US Economic Wellbeing

US Governments Helps Everyone Improvement is Not Linear

1. U.S. Well-Being Analysis

2. Appropriate Measurements Paint a Better Picture

3. Personal Income increased continuously, if not always rapidly

4. Society's Stability, Continuous Since Civil War

5) Stability and Achievements are Cumulative

and Makes Life Easier

6. Safety Net Spending Up and has Unrecognized Benefits

7. Spending Almanac

8. Living Better Than Parents

See One-Page  Economic Issue Studies




1. US Governments Helps Everyone
Everyone Gets: US Has High Economic and Social Stability:
 Think 20th Century Russia, China

Wealthy Get: Tax Breaks
Middle Get: Help Moving Up
Poor Get: Safety Net

Note: Much Unhappiness caused by
Poor Use of Economic Data

2. Improvement is Not Linear
CV-19 Halted Positive Trends
Interesting How Populism Returned Just As
Long-term Wellbeing Trends Left Their Normal Positive Direction
Is it possible to have majority of satisfied voters in a Democratic Federalist Capitalistic Republic?

See Special Report  U.S. Wellbeing: The Good & The Bad

3. People are Always Unhappy With Government


US Well-Being Analysis

150 Years of Better

Production, Wages Up 4.5x

We Pay Lowest Taxes


Still People Are Unhappy

1) Society's Stability, Continuous Since Civil War

2) Production Up, Our Recent Economic System is Fine

3) Scientific achievements have continuously added to citizen well-being.

4) Stability and achievements are cumulative

5) Personal Income increased continuously, if not rapidly.


1) Society's Stability, Continuous Since Civil War, has allowed U.S. productivity to consistently increase. This is the key to individual well-being. Think how the public safety net has increased since the 1930's and the success of the federal children's bureau. Who wants to give up SS and Medicare? Why do some always want to cut other guys government benefits? Think economic distress in Russia, China, most  advanced nations including Germany, France, Great Britain and Japan all had very unstable periods.. See  "Why [How Has] Hasn't Economic Progress Lowered Work Hours More?"  42 min. video T. Cowen, Hayek Lectures

2) Production Up
Our Recent Economic System is Fine

Log Scale link

Current Economic Unhappiness =
Political Problems + Human Problems


3) Stability and Achievements are Cumulative


have continuously added to citizen well-being.
Think health, smart phones, streaming audio-video, Gillette Stadium ...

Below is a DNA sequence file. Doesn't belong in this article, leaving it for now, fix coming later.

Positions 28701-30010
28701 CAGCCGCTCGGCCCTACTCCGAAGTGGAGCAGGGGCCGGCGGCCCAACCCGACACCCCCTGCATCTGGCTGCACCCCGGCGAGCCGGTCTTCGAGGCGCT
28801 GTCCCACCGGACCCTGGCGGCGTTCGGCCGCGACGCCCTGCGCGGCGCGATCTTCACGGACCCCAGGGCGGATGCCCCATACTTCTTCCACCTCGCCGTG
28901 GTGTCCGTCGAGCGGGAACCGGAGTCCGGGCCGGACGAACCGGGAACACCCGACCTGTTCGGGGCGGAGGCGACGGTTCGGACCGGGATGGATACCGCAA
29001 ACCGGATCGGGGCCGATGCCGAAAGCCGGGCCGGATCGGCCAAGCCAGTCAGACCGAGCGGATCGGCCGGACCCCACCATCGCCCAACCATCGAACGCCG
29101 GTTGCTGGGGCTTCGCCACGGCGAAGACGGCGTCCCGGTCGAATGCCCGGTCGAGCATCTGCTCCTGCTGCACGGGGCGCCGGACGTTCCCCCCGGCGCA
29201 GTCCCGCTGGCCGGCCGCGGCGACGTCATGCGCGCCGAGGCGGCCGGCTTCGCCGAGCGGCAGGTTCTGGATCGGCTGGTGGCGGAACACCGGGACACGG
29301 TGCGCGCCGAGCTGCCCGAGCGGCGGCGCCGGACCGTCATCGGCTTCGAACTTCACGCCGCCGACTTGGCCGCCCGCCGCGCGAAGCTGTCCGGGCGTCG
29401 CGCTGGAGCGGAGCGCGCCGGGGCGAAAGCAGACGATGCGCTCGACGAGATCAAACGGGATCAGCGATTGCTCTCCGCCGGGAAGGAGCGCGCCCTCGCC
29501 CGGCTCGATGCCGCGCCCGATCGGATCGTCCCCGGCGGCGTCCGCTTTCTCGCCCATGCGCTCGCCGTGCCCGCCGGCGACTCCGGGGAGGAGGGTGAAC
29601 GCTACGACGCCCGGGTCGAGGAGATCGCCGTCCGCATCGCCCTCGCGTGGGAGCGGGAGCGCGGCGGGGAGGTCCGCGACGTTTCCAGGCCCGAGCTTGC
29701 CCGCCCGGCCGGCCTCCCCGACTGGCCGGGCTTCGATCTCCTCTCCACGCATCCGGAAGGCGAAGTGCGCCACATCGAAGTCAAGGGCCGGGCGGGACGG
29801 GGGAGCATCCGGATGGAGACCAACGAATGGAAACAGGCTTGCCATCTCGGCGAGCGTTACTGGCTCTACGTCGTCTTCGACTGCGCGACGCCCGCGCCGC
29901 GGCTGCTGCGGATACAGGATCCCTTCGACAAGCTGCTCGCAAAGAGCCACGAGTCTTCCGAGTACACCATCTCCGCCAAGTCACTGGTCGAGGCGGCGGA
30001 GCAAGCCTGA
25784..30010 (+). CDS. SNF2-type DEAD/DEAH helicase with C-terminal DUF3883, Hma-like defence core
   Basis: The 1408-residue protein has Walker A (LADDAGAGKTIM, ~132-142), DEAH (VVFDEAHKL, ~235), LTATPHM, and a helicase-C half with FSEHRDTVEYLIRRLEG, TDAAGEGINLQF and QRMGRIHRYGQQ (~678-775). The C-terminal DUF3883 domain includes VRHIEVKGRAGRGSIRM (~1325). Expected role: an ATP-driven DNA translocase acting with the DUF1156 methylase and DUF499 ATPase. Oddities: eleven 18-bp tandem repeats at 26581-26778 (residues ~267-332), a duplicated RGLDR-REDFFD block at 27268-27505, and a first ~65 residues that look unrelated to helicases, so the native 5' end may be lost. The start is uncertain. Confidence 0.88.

See New Weather Satellites, Health Problems Solved


so the young people of today will enjoy both past progress
 and will add their own contributions.


5) Personal Income increased continuously,
 if not always rapidly.

Think Russia, China, and
Europe's really slow recovery from the Great Recession. 

Source Is The Country In Trouble?

6) Will High Wellbeing Continue?
Has America Lost her greatness? Will wellbeing begin to fall?

See Child and Youth Well-Being
Economic Future of Our Children  
Was life better in the 1970s? graphs video from VOX
How Work Got Better from The New Economy
Needed: A Neilson sample of wellbeing of poorer people.



Income Distribution is a Political Question.
Some Feel Envy.
Assistance to Top and Bottom Caused
Populist Movement
See Why is Poverty Controversial?

Please Use to Educate and Share!

Hours Worked Down

Editor's Note:
One reason German workers produce 80% of US workers is
 they work about 80% as long as US Workers. you should know about



Proper Poverty Measurements
Paint a Better Picture



Social Safety Net Has Increased Wellbeing  source

Editor's Note:

We spend a lot of money helping the needy
without an independent audit as to program duplicity
and wellbeing of recipients.
 Is the US Congress not interested in economic efficiency?



as share of U.S. level

  Income Welfare
United States 100 100
France 70 91
Sweden 79 91
Japan 71 83
Norway 113 81
Germany 74 77
Ireland 96 70
Hong Kong 83 59
Singapore 117 57
South Korea 58 45

Source: Jones-Klenow study THE WASHINGTON POST


Safety Net Share Constant


Download the PDF (6pp)


We Help Our Poor
Headline Poverty Rate Poor Measure of Wellbeing



Science Contributions Will Help Grow Our Wellbeing



Science Helps Us Live Longer









Some Live Longer Than Others
Only the Poor Die Young



World Has Made Progress
But Next Step Will Be Difficult


Science Makes Life Easier

Household Appliances Cost Per Hour Worked Down 85%
Thanks to Science and Cheap Imports 
11 Household
Hours Worked
Hours Worked @$3.95 Price
Hours Worked
Washing Machine $210 101 $285 72 $480 24
Refrigerator $350 168 $370 94 $500 25
Coffee Maker $23 11 $37 9 $30 1.5
Vacuum Cleaner $95 46 $90 23 $140 7
Color TV $267 128 $400 101 $250 12
Totals $945 454 1182 299 $1,400 69.5
    (454 -299)  ÷ 454 =  34%    
Percent Decrease     (299 - 69.5) ÷ 299 = 77%
Numbers Rounded     Editor's Note: Since 1957 the cost measured in hours worked has dropped 85%See Life of American Workers in 1915 from BLS  is quite deplorable and Trans Pacific Partnership Currency Manipulation Trade and Jobs shows a large loss of jobs with not attempt to quantify their value added (wage).

Many Unrecognized Benefits

The Great Inflation Hurt Many Government Helped